Giving Back

Student got experience on condo construction (Toronto Star)

There were not many builders who could accommodate student interns on their site because of the widespread labour disruptions.

But Verdiroc Development Corp., which is working on The Orion, a condominium office conversion project on Yonge at Summerhill Ave., was able to keep Sefin Hughes, 17, busy for six weeks.

“She got an opportunity to see the condo construction at all the stages,” said Sheryl Erenberg, vice-president, marketing for Verdiroc.

“I think it was a valuable experience.”

Hughes, who wants to be an architectural technologist, graduated from the Construction Technology for Women program, a youth internship project funded by Human Resources Development Canada through its Women in Trades and Technology national network.

The high school pilot project at SATEC – the Scarborough Academy for Technological, Environmental and Computer Education – was the only one of its kind in Greater Toronto.

Erenberg said she heard about the program through the Toronto’s home builders’ association.

“We’re always complaining about the shortage of trades,” says Erenberg.

“We thought it was important to participate, especially in a program for women.”

Erenberg said the 40-unit project, The Orion, should be ready for occupancy in November.

The company is also building a 52-suite condominium at Bayview and Eglinton Aves., and has plans for other developments in the Toronto region.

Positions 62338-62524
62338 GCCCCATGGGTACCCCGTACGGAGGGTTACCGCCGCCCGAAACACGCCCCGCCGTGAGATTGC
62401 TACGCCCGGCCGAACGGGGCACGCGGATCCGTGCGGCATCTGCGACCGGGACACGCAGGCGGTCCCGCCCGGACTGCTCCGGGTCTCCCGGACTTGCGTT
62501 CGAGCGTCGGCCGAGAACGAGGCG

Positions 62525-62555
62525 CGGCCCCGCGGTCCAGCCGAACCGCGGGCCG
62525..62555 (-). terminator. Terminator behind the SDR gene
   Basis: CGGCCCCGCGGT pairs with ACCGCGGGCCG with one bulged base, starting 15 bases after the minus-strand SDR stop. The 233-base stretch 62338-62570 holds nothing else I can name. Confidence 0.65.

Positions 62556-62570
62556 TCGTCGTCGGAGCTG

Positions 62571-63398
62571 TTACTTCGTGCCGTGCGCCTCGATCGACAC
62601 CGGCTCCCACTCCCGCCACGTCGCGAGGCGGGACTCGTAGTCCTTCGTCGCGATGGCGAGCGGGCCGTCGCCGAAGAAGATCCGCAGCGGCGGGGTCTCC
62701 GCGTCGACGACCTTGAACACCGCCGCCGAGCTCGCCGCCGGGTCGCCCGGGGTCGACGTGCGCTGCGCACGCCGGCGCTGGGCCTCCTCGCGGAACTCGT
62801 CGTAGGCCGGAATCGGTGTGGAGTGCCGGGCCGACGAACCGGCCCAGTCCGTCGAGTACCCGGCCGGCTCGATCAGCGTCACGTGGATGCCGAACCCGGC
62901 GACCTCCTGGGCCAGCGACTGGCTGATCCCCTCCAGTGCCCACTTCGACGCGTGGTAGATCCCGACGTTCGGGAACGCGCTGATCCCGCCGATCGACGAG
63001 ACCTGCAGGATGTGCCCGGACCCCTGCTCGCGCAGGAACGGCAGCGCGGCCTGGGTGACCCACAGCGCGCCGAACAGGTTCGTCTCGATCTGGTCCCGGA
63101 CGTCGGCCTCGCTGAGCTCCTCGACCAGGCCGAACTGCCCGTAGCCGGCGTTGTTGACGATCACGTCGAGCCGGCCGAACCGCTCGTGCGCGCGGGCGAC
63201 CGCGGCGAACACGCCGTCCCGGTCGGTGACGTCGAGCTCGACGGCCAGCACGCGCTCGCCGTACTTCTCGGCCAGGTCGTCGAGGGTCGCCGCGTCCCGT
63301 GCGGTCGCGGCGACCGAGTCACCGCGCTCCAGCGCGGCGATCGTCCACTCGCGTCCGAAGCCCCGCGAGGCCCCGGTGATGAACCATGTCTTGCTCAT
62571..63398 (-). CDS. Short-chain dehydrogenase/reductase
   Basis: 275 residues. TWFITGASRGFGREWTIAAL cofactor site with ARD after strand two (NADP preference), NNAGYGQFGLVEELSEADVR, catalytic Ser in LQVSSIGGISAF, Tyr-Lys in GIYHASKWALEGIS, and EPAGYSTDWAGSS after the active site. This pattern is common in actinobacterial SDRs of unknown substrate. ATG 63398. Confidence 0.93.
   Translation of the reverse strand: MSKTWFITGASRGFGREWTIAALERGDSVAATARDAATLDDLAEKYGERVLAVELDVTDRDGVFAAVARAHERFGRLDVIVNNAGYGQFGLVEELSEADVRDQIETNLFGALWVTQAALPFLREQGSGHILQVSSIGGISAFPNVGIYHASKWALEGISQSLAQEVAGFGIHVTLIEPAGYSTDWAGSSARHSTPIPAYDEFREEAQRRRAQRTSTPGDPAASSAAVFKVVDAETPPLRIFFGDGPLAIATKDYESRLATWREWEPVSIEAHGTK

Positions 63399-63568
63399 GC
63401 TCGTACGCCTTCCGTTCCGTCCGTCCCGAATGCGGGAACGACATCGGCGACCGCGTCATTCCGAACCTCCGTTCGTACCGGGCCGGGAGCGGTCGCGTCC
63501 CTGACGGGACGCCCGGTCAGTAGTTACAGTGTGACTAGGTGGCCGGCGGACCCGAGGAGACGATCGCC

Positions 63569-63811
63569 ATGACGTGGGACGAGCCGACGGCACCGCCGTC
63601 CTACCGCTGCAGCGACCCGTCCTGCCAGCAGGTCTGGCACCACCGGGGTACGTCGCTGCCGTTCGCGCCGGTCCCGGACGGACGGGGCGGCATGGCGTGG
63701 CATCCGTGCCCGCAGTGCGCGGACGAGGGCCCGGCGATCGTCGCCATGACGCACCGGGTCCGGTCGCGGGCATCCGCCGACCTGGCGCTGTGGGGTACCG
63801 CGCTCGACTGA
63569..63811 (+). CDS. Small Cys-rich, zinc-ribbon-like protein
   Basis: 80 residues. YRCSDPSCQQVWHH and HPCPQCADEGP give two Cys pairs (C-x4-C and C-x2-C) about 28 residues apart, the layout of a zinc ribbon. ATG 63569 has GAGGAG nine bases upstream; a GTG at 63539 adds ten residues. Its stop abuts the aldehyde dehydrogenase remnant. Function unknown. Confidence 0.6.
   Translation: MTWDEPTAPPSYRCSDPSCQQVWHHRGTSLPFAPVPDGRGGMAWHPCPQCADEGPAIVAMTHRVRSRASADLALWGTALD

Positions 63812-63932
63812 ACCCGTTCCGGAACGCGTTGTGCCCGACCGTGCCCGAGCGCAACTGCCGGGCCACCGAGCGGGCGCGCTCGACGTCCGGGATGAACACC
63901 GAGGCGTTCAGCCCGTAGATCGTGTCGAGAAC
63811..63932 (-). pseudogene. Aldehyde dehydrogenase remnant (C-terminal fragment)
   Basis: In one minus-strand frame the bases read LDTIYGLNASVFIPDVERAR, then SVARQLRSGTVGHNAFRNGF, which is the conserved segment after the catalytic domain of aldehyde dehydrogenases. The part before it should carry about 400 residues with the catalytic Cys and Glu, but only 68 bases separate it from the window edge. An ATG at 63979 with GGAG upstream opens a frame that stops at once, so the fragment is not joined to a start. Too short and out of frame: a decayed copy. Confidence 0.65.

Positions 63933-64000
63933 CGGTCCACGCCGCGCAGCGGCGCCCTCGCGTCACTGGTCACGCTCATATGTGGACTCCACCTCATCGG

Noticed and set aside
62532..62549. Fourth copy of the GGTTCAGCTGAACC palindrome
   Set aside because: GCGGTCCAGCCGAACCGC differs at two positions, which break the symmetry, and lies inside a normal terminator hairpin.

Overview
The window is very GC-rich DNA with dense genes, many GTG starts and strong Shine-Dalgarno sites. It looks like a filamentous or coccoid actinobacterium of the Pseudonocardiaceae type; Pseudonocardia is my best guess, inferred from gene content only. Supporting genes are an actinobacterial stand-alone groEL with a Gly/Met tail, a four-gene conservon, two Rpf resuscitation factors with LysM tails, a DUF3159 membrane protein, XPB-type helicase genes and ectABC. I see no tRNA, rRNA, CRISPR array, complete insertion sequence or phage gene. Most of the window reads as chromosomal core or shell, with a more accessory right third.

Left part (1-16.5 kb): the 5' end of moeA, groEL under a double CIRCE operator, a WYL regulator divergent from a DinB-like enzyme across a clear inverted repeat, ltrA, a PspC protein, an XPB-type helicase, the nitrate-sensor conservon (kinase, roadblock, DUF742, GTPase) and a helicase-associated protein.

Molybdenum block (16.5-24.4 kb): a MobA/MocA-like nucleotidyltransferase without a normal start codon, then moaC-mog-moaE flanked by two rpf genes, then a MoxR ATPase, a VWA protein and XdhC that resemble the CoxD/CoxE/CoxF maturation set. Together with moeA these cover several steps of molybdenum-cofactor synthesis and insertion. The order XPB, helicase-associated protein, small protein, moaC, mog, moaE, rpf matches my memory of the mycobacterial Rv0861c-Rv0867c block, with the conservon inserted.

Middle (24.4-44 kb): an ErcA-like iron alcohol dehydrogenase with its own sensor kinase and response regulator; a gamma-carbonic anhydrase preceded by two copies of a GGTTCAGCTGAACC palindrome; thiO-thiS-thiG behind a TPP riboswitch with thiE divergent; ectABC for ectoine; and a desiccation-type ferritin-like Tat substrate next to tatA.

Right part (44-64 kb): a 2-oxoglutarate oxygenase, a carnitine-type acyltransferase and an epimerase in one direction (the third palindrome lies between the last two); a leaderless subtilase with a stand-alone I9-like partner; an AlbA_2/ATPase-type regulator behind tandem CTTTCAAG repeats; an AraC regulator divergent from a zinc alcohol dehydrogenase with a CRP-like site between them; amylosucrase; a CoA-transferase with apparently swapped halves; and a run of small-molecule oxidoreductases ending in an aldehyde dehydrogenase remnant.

Coordinator of the training project, Debra Kosemetzky, managed to place only eight of the 22 students, who were available internships this past summer.

The labor disputes complicated matters, but many in the construction industry still don’t acknowledge that women are capable and highly skilled to work in the field.

“It’s really an equity issue,” she said.

“Although there are more and more trained women in the construction field, there’s still not enough of them to change people’s attitudes on sites.”

There were not many builders who could accommodate student interns on their construction sites because of the widespread labour disruptions. But Verdiroc Development Corporation when working on The Orion, a condominium office conversation project on Yonge at Summerhill Avenue, was able to keep Sefin Hughes, 17, busy for six weeks.

She’s got an opportunity to see the condo construction at all the stages,” said Sheryl Erenberg, vice-president of marketing. Hughes, who wants to be an architectural technologist, graduated from the Construction Technology for Women program, a youth internship project funded by Human Resources Development Canada through its Women in Trades and Technology national network. The high school pilot project at SATEC ‚ the Scarborough Academy for Technological, Environmental and Computer Education ‚ was the only one of its kind in Greater Toronto.
The labour disputes complicated matters, but many in the construction industry still donít acknowledge that women are capable and highly skilled to work in the field ìItís really an equity issue. Although there are more and more trained women in the construction field, there’s still not enough of them to change peopleís attitudes on sites.”